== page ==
Tech shortfalls erode company culture in mid-size businesses

Nearly half of European office workers feel their company culture has suffered due to coronavirus restrictions, with companies faced with the difficult task of creating a supportive, digital-driven company culture that works for everyone

The latest research from Ricoh Europe into the new working environment that firms face themselves in has revealed that sub-standard technology experiences during the pandemic have worn down company culture in mid-size businesses, risking workforce productivity and morale in the long-term.

The study investigated the remote working experiences of 632 European office workers at firms with between 250 and 999 employees during the coronavirus pandemic, and revealed a world of work where employees are feeling the pressure to be online more while working remotely. Yet, in this world, workers were also experiencing difficulties staying motivated and missing the sense of workplace camaraderie they felt in the office.

The fundamental basis of the Inspiring a Dispersed Digital Workforce initiative is that clear communication and healthy working relationships are the bedrock of a supportive company culture. However, it found that 42% of employees believe their company culture has suffered as teams started working remotely due to coronavirus restrictions.

Poor communication technology was also taking its toll on collaboration. Just under a third (31%) of employees found it difficult to feel motivated and engaged while remote working due to communication and technological problems, while two-thirds (65%) said they miss working with colleagues face-to-face.

Ricoh discovered the challenges of remote working have also impacted employee stress. Nearly a third (30%) of workers say that have felt pressured by their employers to be online more while remote working. Similarly, 31% felt more stressed when working remotely due to external factors such as family responsibilities.

As a result of the increase in adoption of the new the hybrid way of working, workers were expecting companies to support their need for a personalised working experience, with 67% trusting their company would be more open to flexible working following the pandemic.

Some companies have already started to make the office safe for an eventual return: 77% of workers report their employers have put strategies in place to make returning to the office safe after the pandemic has passed. However, only 53% of employees said they have been regularly consulted by their employer on their feelings and concerns around creating a safe workplace.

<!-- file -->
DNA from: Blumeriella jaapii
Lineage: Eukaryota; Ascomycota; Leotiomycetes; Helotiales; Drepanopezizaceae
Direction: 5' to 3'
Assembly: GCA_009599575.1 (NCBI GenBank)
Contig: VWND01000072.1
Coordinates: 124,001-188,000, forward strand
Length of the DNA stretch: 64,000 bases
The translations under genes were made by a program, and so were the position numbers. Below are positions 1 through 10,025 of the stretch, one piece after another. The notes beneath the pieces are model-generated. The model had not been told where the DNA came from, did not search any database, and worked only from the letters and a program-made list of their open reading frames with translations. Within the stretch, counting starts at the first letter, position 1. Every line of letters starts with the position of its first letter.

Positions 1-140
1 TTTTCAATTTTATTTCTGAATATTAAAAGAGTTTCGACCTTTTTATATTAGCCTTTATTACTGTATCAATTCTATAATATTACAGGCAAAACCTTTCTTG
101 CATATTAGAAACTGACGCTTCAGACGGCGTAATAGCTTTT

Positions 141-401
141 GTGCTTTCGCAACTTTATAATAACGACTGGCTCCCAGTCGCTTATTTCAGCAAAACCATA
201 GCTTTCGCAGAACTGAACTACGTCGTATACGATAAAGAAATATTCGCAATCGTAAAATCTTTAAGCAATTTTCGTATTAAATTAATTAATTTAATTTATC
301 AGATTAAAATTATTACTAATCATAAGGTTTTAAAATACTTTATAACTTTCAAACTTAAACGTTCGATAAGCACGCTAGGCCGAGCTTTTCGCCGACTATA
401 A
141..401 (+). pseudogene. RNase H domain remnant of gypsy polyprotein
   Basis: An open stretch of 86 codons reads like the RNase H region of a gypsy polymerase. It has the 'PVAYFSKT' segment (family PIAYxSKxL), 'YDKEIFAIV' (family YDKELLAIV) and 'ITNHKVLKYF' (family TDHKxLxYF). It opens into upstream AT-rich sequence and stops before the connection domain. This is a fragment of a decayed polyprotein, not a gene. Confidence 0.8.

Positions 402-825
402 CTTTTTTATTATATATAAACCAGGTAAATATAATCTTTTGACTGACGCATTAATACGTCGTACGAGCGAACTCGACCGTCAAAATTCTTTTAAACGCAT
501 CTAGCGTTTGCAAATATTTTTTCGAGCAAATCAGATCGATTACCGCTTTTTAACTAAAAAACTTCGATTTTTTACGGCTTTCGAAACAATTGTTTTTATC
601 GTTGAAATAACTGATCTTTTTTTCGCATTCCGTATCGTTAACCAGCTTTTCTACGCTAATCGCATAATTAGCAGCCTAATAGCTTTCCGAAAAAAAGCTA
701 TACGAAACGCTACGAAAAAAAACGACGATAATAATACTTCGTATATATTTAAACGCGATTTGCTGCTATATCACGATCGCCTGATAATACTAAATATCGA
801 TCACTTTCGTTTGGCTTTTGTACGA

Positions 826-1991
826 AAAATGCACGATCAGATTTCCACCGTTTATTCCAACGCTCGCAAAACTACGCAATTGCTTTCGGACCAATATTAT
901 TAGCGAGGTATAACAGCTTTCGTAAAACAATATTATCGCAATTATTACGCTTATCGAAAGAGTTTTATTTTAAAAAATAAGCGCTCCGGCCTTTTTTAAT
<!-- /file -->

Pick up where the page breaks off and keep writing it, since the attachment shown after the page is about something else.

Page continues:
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In the last iteration of the study released in October 2020, Ricoh revealed that two-thirds (66%) envisaged retaining the flexibility gained during lockdown and 55% trusted their company to invest in technology that would meet the workplace requirements of the future. This included making the office safer, with 40% saying they would not be comfortable returning unless there were additional safety measures, such as temperature scanners and touchless equipment.

Commenting on the study, Nicola Downing, chief operating officer at Ricoh Europe, said 2020 was a year of adjustments for everyone, and that our collective resilience should be applauded – but that shouldn’t stop businesses from continuing to refine and improve the working experience.

“The focus needs to be on bringing people together in better ways, whether they are working at home or in the office,” she said.

“The right technology makes collaboration and connectivity seamless, bridging the social divide. But in the end, few things can replicate the buzz of working in close proximity with your colleagues. That’s why making sure offices are smart and safe is vital. Consulting with employees will also go a long way to creating that all-important positive culture.” 

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